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gifts, but misfortune's baits to lead them on to their common catastrophe, beggary and ruin.-Burton's Anatomy of Melancholy.

CCLXIX. It is very wonderful to see persons of the best sense passing away a dozen hours together in shuffling and dividing a pack of cards, with no other conversation but what is made up of a few game phrases, and no other ideas but those of black or red spots ranged together in different figures. Would not a man laugh to hear any one of his species complaining that life is short?-Spectator.

CCLXX.
A liar begins with making falsehood appear like truth
and ends with making truth itself appear like falsehood.
-Shenstone.

CCLXXI.
Tho' wit never can be learn'd,
It may b' assum'd, and own'd, and earn'd,
And, like our noblest fruits, improv'd,
By b’ing transplanted and remov'd;
And as it bears no certain rate,
Nor pays one penny to the state,
With which it turns no more t' account
Than virtue, faith, and merit's wont,
Is neither moveable, nor rent,
Nor chattel, goods, nor tenement,
Nor was it ever pass'd b' entail,
Nor settled upon the heirs-male;
Or if it were, like ill-got land,
Did never fall to a second-hand;
So 't is no more to be engross'd,
Than sunshine or the air enclos'd.

Butler.
CCLXXII.
A "smart fellow" is always an appellation of praise,
and is a man of double capacity. The true cast or mould
in which you may be sure to know him is, when his live-
lihood or education is in the civil list, and you see him

express a vivacity or mettle above the way he is in by a little jerk in his

motion, short trip in his steps, wellfancied lining of his coat, or any other indications which may be given in a vigorous dress. Now, what possible insinuation can there be, that it is a cause of quarrel for a man to say, he allows a gentleman really to be what his tailor, his hosier, and his milliner, have conspired to inake him! I confess, if any person who appealed to me had said, he was smart fellow,” there had been cause for resentment; but if he stands to it that he is one, he leaves no manner of ground for misunderstanding. Indeed it is a most lamentable thing, that there should be a dispute raised upon a man's saying another, is what he plainly takes pains to be thought.Steele.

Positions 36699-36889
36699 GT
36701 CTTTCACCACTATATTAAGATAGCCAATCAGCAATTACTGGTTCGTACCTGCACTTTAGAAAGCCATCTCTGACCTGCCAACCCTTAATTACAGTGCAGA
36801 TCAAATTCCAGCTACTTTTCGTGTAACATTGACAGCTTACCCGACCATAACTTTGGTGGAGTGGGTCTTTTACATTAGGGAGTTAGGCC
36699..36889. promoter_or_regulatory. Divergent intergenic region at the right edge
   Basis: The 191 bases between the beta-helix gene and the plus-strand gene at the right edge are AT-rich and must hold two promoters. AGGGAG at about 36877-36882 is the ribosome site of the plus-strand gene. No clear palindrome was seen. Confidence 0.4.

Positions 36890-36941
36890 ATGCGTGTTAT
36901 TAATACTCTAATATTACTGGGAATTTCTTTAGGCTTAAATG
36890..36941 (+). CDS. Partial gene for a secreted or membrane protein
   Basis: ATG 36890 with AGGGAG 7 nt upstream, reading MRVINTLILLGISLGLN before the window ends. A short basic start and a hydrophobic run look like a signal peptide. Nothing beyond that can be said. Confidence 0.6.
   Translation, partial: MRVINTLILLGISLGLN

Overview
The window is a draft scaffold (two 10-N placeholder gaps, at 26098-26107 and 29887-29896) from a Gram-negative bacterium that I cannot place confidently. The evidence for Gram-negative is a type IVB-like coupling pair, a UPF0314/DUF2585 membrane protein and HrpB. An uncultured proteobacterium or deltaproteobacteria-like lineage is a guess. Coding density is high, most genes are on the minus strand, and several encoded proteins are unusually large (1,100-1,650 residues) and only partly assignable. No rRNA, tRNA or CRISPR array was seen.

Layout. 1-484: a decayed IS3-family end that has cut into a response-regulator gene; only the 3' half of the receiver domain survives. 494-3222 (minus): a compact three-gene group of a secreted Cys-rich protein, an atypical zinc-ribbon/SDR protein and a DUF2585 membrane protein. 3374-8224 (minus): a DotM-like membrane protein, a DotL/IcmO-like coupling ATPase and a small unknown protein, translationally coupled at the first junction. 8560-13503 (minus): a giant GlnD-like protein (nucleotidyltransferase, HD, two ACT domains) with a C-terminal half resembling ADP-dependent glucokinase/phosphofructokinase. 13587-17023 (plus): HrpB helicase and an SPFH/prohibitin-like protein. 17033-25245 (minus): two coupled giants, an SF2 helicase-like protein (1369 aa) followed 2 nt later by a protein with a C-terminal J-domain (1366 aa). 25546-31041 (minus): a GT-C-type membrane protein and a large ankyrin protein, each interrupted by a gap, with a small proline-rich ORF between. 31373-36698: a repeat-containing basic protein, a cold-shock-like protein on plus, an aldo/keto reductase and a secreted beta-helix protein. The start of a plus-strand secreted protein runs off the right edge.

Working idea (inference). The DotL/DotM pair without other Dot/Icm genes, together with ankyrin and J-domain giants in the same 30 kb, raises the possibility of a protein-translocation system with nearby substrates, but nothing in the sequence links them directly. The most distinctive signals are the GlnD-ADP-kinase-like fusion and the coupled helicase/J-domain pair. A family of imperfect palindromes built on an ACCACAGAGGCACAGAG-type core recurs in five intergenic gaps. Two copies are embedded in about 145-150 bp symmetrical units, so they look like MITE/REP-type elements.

not

CCLXXIII. An epigrammatist is a poet of small wares, whose muse is short-winded, and quickly out of breath. She fies like a goose, that is no sooner upon the wing, but down again.

He was originally one of those authors that used to write upon white walls, from whence his works being collected and put together, pass in the world, like single money among those who deal in small matters. His wit is like fire in a flint, that is nothing while it is in, and nothing again as soon as it is out.